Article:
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Posted by on Oct 20, 2015 in Uncategorized |

The Subtle Ways That Diabetes Affects Your Eyes

Your diabetes can slowly be robbing you of your eyesight and you may not notice until the damage is severe. Having regular eye exams is important to stay ahead of any eye disease if you have diabetes, even if it’s well under control. Here is how this disease affects your eyes and the treatments available to you.

Diabetes Targets the Blood Vessels in Your Eyes

The tiny blood vessels in your eyes can become weak and less flexible. They normally expand and contract easily as the blood flow through them fluctuates. Blood vessels damaged by diabetes may stay constricted, increasing the blood pressure in your eye. Other vessels swell, allowing blood to pool in them. This lack of flexibility is what hurts your vision.

Diabetic Retinopathy

There are two ways in which diabetes can damage your retina. Each can become so serious as to cause a loss of vision.

Nonproliferative retinopathy – Damaged blood vessels on the retina swell and let the fluid pool in them instead of smoothly moving through. This increases the pressure in the blood vessel. Fluid leaks out onto the surface of the retina under this pressure. The fluid builds up on the retina, blocking the light that hits it. Initially, your vision will become blurry. As more fluid collects on the retina, you’ll begin to notice dark blotches and shadows in your vision.

Proliferative retinopathy – In later stages of diabetic retinopathy, new blood vessels develop on the retina. These vessels are small and weak. Some will produce scar tissue that pulls on the retina. When enough scar tissue develops, your retina can be pulled away from the back of your eye causing blindness.

Symptoms are Slow to Develop

The damage to your retina is slow and you may not notice any symptoms until you start to lose your vision. When symptoms do happens, they may include:

  • blurry vision
  • gray or black blotches
  • tiny floaters in your vision
  • pressure in the eyes
  • aching in your eyes

Treatment of Diabetic Eye Damage

Diabetic retinopathy cannot be cured, but your doctor can slow down the progress and your loss of vision. Frequent eye exams to catch the disease early will prevent it from affecting your eyesight. Some of the treatment options available include:

  • laser surgery to dry up the fluid that has leaked out onto the retina
  • reduction of the pressure on the retina by removing some of the gel within the eyeball
  • medication injections into the eye to limit the development of the new, weak blood vessels

These treatments cannot restore any vision that has already been lost. By controlling the pressure in your eye, the development of new blood vessels and the fluid on the retina, your doctor can prevent any future vision loss. For more information, visit sites like http://www.drgrantmdretinalspecialist.com.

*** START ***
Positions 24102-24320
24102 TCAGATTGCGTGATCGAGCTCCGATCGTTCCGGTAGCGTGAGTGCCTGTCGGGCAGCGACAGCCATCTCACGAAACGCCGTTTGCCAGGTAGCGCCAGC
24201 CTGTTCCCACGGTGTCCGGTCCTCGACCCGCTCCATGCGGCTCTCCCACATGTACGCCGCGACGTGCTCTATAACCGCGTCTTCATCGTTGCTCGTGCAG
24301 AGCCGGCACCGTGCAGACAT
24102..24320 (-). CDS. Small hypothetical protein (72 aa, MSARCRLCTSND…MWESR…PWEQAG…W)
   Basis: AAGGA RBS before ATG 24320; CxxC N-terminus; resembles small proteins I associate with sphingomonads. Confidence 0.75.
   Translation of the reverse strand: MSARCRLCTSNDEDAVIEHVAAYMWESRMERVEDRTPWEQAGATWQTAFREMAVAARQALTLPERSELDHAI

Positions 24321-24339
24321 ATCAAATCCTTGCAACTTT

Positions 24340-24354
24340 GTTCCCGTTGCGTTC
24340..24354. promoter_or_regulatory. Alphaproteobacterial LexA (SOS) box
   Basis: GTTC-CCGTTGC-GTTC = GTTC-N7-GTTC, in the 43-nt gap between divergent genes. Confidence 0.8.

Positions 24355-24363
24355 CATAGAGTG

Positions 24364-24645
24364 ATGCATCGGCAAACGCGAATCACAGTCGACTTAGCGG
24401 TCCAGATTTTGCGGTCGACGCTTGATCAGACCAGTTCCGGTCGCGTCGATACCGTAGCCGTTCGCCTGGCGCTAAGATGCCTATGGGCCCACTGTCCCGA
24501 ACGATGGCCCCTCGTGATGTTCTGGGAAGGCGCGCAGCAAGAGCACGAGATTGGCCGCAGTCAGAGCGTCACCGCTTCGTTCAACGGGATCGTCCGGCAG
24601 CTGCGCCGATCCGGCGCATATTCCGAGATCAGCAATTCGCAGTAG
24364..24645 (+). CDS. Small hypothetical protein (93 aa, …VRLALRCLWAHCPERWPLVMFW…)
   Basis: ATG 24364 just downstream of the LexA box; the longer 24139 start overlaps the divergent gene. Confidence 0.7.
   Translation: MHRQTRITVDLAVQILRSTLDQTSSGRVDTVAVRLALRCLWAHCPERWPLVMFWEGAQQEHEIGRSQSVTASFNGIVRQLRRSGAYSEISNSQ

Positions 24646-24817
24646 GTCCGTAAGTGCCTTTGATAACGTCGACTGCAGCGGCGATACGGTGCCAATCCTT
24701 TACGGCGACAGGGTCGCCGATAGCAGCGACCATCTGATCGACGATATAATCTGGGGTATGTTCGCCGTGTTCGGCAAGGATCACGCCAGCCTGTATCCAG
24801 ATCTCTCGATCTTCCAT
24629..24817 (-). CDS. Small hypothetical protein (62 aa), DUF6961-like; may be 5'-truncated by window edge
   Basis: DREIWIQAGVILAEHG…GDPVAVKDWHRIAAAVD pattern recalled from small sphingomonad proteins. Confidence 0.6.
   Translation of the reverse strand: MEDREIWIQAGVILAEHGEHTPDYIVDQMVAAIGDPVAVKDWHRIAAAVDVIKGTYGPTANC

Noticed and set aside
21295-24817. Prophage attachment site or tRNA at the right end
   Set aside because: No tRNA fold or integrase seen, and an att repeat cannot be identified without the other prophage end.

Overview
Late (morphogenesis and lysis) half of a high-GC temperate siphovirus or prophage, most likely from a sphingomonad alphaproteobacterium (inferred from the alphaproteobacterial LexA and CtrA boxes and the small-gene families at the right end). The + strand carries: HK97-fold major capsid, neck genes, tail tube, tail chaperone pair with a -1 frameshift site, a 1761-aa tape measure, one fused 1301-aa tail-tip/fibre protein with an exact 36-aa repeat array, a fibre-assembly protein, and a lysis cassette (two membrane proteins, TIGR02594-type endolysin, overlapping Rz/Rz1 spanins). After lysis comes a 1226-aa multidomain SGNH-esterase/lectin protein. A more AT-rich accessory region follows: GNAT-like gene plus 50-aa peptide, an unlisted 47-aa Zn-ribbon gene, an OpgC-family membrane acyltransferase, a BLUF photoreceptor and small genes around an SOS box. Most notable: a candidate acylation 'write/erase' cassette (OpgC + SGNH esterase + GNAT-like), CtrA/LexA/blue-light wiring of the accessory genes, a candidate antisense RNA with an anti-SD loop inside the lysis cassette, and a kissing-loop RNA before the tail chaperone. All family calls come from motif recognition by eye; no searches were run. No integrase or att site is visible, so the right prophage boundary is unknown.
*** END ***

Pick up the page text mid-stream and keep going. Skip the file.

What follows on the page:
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Posted by on Oct 2, 2015 in Uncategorized |

Treatment Options For Urinary Incontinence After Childbirth

Giving birth is a miraculous moment in a woman’s life, but pregnancy and childbirth can also cause some embarrassing postpartum problems. A common problem that women experience after giving birth is urinary incontinence. Delivering a child vaginally can cause the pelvic floor muscles to weaken and the nerves that control the bladder can be damaged, and as a result a woman may experience urine leakage. If you are experiencing urinary incontinence after giving birth, don’t be afraid to talk to your ob/gyn about the problem– there are many things that can be done to correct urinary incontinence. Some common treatments for urinary incontinence after childbirth include:

Pelvic Muscle Exercises

Strengthening the pelvic floor muscles can go a long way in ending urinary incontinence. These exercises involve squeezing the muscles in your genital area as if you were trying to stop the flow of urine. For the best results, consult your ob/gyn or a nurse to learn the proper way to do these exercises. Your doctor may also refer you to a pelvic floor physical therapist for further treatment.

Medication

There are several types of prescription medications that can help with urinary incontinence. They typically work by either relaxing the bladder muscles or preventing the bladder from having spasms. 

Weight Loss

Being overweight places extra pressure on the bladder and the muscles around it, which can contribute to incontinence problems. It is natural to be carrying extra weight after giving birth, but your doctor may be able to help you develop a healthy eating and exercise plan to help you lose weight and hopefully fix the urinary incontinence issue.

Bladder Retraining

Bladder retraining involves using the bathroom at set times throughout the day before you feel the urge to empty your bladder. Over time, as you gain more control you can increase the length of time between when you use the bathroom. 

Surgery

If urinary incontinence is disrupting your life and you do not respond well to other treatment options, your doctor may recommend surgery to correct the problem. Two types of surgery are typically used to fix urinary incontinence- sling procedures and bladder neck suspension procedures. A sling procedure involves your surgeon using synthetic mesh or your own tissue to create a sling under your bladder neck for support and to help keep the urethra closed so urine does not leak out. During a bladder neck suspension procedure, your surgeon will use sutures to reinforce the bladder neck and urethra to prevent them from sagging and allowing urine to leak. To find out more, speak with a company like Western Branch Center for Women.

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